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HomeBahamasFirst-Timer’s Guide to the Bahamas

First-Timer’s Guide to the Bahamas

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The author’s ketch, “Cantabile,” at anchor off Firefly Restaurant at Elbow Cay, Abacos. Photo by Vicki Lathom
The author’s ketch, “Cantabile,” at anchor off Firefly Restaurant at Elbow Cay, Abacos. Photo by Vicki Lathom

Bottom Line
Now, if you’re not wiping the sweat off your brow after reading all the things that can happen, consider this just a list of ways to better ensure making it better in the Bahamas. The most important guideline is to be prepared with a plan. Just sailing off into the blue with pretty much the look of adventure on your face can be an invitation to Murphy’s Law.

Taking a pet to the Bahamas takes some planning.  Some of the rules for bringing a cat or dog are clear, some not so clear.

Bahamian pet regulations are the responsibility of the Bahamas Ministry of Agriculture. The pet must be at least six months old and have received a rabies vaccination.

Apply for a permit from the Bahamas Ministry of Agriculture, which costs $10. Don’t wait until the last minute since the mail takes six weeks one way. Experienced cruisers pay the extra $5 to get the document faxed back, or with shorter notice, Fed Ex the application and a $15 money order.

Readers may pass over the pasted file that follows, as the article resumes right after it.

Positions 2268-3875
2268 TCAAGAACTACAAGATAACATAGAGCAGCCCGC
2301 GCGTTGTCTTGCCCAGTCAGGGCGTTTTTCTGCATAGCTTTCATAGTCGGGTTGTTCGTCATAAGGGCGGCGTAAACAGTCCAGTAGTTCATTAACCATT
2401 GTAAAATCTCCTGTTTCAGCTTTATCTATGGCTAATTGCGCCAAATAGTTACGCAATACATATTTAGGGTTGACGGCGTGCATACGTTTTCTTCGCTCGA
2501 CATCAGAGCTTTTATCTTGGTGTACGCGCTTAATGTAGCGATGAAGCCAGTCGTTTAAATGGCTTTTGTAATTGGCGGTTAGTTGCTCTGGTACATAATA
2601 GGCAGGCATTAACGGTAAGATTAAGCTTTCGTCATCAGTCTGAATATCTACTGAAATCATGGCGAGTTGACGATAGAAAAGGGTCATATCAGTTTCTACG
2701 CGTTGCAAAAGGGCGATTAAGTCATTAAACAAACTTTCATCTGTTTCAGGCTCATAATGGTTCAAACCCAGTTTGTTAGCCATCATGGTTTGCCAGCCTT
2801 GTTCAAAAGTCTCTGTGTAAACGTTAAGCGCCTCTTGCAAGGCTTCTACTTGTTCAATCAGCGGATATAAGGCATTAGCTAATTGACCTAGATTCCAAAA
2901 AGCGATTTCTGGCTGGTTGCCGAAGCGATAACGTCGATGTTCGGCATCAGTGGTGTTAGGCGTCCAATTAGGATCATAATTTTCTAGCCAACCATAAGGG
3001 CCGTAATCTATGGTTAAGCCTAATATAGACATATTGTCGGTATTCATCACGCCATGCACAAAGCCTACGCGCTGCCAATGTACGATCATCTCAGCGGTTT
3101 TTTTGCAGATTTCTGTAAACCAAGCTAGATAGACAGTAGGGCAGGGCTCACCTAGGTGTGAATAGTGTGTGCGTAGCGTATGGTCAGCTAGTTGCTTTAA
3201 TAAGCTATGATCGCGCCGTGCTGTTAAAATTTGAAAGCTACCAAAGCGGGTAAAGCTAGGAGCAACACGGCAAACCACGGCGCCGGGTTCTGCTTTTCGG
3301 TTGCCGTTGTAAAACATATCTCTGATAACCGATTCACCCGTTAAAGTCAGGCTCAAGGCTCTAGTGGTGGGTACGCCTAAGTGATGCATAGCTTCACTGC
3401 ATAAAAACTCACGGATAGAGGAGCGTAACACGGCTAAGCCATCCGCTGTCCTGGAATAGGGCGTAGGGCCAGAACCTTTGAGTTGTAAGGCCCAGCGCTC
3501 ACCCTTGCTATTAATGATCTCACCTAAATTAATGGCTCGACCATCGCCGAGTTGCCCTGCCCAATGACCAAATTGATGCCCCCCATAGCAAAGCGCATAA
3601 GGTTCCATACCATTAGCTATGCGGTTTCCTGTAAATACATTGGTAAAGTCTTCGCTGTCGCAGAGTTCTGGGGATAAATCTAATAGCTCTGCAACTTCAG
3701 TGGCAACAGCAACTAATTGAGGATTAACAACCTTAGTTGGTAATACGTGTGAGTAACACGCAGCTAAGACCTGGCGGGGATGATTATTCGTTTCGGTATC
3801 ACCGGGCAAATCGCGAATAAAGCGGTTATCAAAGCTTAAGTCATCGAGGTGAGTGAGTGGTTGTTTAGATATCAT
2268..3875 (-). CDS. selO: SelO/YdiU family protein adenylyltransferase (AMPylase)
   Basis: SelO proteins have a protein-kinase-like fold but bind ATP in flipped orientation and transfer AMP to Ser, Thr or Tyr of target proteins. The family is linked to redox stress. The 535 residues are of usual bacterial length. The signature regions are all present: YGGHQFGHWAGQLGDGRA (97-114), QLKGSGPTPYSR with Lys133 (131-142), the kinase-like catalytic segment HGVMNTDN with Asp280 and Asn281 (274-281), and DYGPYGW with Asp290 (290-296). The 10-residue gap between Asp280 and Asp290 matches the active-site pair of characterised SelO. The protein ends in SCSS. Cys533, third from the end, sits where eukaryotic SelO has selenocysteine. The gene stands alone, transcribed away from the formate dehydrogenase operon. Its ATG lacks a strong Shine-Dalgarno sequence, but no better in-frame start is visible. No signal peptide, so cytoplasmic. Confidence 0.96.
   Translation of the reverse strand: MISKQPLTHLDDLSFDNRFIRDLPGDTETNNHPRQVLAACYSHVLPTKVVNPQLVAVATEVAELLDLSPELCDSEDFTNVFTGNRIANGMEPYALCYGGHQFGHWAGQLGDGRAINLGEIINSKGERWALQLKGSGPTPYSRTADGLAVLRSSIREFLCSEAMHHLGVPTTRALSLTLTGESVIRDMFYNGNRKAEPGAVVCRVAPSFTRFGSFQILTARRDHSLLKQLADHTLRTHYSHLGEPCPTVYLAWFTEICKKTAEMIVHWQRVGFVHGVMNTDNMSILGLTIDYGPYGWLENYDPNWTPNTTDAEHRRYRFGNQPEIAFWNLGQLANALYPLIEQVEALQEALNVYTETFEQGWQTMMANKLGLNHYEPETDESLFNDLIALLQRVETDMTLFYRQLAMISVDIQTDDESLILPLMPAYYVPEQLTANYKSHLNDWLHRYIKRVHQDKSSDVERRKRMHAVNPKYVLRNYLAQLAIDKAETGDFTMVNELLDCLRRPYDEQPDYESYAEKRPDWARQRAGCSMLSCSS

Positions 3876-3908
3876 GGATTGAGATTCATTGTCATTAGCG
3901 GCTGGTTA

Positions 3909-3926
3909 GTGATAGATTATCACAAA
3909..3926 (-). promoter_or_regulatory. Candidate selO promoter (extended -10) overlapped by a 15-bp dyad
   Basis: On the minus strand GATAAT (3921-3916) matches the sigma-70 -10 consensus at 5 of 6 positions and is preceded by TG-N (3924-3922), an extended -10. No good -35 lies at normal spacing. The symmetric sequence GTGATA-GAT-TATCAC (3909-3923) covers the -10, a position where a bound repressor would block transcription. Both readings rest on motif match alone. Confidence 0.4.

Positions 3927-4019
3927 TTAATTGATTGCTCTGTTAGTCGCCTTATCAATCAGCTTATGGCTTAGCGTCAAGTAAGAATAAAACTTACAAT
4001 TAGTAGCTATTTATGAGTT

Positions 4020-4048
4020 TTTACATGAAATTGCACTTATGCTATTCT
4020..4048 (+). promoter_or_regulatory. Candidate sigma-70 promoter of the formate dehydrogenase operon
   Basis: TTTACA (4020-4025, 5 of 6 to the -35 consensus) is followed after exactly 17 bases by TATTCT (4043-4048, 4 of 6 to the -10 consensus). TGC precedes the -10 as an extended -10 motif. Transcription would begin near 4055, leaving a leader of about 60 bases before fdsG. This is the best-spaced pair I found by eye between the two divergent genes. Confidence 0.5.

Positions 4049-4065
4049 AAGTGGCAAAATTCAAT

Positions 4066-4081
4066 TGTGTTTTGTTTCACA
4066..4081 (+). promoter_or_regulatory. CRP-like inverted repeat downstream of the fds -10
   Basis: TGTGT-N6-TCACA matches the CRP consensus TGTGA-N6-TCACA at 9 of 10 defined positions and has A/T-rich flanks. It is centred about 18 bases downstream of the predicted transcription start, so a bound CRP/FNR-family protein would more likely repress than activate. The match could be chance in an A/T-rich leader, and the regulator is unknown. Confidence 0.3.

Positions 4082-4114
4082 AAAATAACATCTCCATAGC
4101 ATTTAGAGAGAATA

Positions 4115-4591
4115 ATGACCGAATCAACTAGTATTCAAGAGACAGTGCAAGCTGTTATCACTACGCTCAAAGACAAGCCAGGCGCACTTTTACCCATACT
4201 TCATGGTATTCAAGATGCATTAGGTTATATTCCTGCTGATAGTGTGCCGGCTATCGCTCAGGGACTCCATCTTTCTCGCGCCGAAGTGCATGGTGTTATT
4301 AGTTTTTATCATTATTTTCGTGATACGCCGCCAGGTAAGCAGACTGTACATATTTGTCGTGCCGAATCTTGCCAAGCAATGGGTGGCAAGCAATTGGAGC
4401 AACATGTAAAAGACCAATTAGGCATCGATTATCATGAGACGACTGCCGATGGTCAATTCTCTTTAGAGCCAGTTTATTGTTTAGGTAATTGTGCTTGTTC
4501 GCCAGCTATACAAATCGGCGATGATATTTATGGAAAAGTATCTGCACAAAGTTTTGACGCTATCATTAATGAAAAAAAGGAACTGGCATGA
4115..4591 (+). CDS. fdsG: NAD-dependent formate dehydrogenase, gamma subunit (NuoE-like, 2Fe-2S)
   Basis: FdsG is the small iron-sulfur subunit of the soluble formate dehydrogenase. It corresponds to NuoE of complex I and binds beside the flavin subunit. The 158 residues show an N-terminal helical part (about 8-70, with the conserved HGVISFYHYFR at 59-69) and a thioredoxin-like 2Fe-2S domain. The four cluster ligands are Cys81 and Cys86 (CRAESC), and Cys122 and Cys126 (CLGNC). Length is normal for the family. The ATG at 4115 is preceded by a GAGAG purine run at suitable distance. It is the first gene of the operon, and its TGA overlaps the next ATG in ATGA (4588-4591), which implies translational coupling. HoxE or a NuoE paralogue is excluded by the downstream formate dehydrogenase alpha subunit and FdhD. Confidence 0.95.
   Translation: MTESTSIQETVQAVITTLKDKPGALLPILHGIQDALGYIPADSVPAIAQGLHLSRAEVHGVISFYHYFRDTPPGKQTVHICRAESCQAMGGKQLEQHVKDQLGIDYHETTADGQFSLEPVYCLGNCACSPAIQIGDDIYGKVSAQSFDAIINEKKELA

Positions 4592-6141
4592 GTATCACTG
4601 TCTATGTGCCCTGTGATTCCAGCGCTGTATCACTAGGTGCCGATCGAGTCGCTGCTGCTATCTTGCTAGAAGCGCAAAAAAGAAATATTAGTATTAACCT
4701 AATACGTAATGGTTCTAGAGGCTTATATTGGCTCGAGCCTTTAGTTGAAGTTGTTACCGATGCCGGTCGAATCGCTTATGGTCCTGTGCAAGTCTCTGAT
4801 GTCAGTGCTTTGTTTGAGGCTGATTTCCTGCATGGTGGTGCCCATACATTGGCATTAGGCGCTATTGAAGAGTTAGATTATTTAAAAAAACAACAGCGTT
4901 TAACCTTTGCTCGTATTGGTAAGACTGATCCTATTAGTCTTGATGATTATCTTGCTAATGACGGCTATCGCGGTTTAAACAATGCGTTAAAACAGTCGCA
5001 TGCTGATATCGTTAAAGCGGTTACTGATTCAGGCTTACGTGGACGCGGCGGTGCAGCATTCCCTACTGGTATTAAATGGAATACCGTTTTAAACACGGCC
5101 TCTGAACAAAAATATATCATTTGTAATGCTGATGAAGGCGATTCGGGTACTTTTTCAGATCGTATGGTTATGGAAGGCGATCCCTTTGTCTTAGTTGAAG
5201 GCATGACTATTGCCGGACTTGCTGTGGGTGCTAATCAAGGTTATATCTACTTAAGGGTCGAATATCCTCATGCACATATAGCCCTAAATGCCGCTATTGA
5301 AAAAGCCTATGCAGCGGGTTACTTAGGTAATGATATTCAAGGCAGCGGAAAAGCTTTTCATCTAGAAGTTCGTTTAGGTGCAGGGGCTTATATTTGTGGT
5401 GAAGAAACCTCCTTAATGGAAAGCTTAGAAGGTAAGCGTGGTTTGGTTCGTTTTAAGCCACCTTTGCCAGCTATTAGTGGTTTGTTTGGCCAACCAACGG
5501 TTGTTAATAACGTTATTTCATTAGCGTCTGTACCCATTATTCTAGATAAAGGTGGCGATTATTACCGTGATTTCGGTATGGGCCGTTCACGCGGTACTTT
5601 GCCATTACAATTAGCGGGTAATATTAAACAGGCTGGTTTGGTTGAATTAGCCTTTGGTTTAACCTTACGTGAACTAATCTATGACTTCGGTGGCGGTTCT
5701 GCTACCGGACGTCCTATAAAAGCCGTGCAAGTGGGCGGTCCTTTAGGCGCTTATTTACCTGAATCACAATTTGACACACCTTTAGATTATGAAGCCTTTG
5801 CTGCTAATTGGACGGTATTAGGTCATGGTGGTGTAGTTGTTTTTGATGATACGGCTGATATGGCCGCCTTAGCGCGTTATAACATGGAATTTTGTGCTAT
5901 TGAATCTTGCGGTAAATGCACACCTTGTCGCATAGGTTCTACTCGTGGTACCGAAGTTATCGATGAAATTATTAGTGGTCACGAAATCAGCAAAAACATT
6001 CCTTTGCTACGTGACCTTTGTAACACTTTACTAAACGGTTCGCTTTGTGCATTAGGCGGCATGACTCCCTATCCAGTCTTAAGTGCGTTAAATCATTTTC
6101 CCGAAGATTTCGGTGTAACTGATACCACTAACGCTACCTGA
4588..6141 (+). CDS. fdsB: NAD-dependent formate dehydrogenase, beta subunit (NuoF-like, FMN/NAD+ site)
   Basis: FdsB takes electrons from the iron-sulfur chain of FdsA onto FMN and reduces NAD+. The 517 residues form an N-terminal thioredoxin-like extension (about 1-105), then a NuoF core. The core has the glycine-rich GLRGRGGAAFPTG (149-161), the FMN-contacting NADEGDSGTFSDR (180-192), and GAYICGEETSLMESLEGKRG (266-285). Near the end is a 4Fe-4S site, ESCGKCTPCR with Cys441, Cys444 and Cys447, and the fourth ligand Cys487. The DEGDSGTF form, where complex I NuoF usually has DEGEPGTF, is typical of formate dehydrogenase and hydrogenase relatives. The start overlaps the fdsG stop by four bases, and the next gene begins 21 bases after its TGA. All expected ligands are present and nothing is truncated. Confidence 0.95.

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Health Certificate
A veterinarian certificate of health is also required and must be signed off by a veterinarian no more than 48 hours before checking into the Bahamas. Needless to say, this 48 hour limit is usually impossible to meet because of the unpredictability of a weather window. Do the best you can with this timing, knowing that Customs agents are aware that the 48 hour can be unrealistic.

Location of the check-in also may play a role in how smoothly the process goes. Have your paperwork in order, Rover and Felix vaccinated, and maybe even well groomed in case of physical inspection. Soon you all will be watching the sunsets together.

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Vicki Lathom
Vicki Lathom
Vicki lives in Annapolis, MD, where she and partner, Barry Miller, cruise the Chesapeake and the Intercoastal Waterway to the Bahamas or Florida. They cruise in a 36-foot Albine Express trawler named, Balboita.



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